Protected from the walls of the Real Alcázar, the famous neighbourhood of Santa Cruz is a labyrinth of streets, beautiful houses, patios in bloom all year round, perfect squares, crosses that lead to the magnificent Jardines de Murillo or to the famous calle Mateos Gago but also to calle Santa María. And if you come to Seville for several days to take the time to explore the city, also take the time to stroll through the streets of this area full of moths.
Seville is full of legends of the Sephardic and their historical past, and still in 2020, you feel the weight of history in its streets. It is important to note that the Mudejar church of Santa Cruz, as a synagogue, was demolished in 1811 under French occupation to build the present Plaza de Santa Cruz.
For with its narrow, winding streets partly covered with buildings and its bright, white houses, the Barrio Santa Cruz, which is right next to the Alcázar Palace, gives an impression of a medieval city centre and has always been one of Seville’s most beloved tourist attractions.
The names of its streets remind us of the Sephardic past: Judíos, Levíes, Agua, Doncella, Vida were the names of the streets already in the 13th century, when about 5,000 Jews lived in the city, about five percent of the total population.
“Islamic Al-Andalus was the true apogee of the Jews in Seville. The petty traders were mainly Jews,” history professors often explain.
Seville’s Jewish community lived for centuries in an open city, and it was not until the Christian conquest that the ghetto came into being.
A small remnant of the wall that surrounds the Jewish quarter is still preserved, and two of the city’s four synagogues have been converted into churches: San Bartolomé and Santa María la Blanca.
The great era of Jewish life in Seville goes back a long way. Although King Ferdinand III respected religious freedom after the conquest of Seville in 1248, and his epitaph in Seville Cathedral is written in Latin, Spanish, Arabic and Hebrew, a good hundred years later, tolerance ended in June 1391, the first bloody conflict took place in Seville.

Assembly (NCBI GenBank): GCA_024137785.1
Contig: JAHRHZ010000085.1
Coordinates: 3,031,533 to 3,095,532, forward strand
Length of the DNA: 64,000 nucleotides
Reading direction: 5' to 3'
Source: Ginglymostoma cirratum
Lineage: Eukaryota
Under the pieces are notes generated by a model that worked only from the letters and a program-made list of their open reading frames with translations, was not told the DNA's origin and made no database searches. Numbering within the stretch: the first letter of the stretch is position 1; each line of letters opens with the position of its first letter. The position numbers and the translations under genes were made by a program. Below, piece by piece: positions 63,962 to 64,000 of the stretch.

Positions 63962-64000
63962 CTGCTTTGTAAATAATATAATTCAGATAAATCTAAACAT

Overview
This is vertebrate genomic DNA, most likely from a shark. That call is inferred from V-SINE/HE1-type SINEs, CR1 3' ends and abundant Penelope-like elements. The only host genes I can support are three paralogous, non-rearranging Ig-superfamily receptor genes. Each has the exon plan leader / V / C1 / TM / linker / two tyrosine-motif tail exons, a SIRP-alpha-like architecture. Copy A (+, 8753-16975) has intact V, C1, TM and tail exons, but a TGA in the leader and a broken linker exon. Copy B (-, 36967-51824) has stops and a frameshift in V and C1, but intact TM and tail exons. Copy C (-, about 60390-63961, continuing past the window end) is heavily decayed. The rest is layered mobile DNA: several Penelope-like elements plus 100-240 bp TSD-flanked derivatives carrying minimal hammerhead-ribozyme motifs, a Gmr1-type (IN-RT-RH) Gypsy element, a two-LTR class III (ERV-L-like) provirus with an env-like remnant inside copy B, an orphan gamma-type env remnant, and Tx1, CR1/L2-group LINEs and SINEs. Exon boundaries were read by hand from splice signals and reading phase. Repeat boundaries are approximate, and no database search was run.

The Jewish community never recovered from the conflict of 1391.
Even before the Catholic Monarchs issued the edict of expulsion of the Jews in 1492, there were practically no Jewish families left in Seville. It was not until 400 years later that the first Jews settled in the city again.
The parish seat was moved to the present church, which was previously occupied by the convent of the clergy of the Holy Spirit in calle Mateos Gago, and as has already been said, the Jewish quarter of Santa Cruz is characterised by the presence of the Alcázar, located in the centre of Seville.
In addition, the Old Jewish Quarter in Seville was renovated for the 1929 exhibition.
Today, after all these reforms, the old town has become a place of great beauty and is the preferred place for many Sevillians to walk. It is true that like l´Alcázar or the Cathedral, the neighbourhood is a must during your stay in Seville.
There’s a lot to see in the Jewish Quarter. So many hidden courtyards, so many churches and small streets.
I recommend that you spend a morning or an afternoon with us and see what the beautiful neighborhood has to offer, but above all an incomparable feeling of fullness, you can also sit on the benches under the orange trees to rest, sneak through the narrow streets to reach the Hospital del Venerable, a hospital built in 1675 by the monks as a residence and hospital in the middle of the Barrio de Santa Cruz. The construction of the building was finished in 1697 under the direction of the architect Leonardo de Figueroa. There is also a church in honour of San Fernando.
This church is beautiful. You will be able to see great masterpieces such as the altarpiece, magnificent statues, paintings full of lights… make the work of Diego Velázquez, one of the most important painters of the Spanish Golden Age… Today, there is an exhibition open to the public and if you like painting, we can organize a private visit at museo de bellas artes.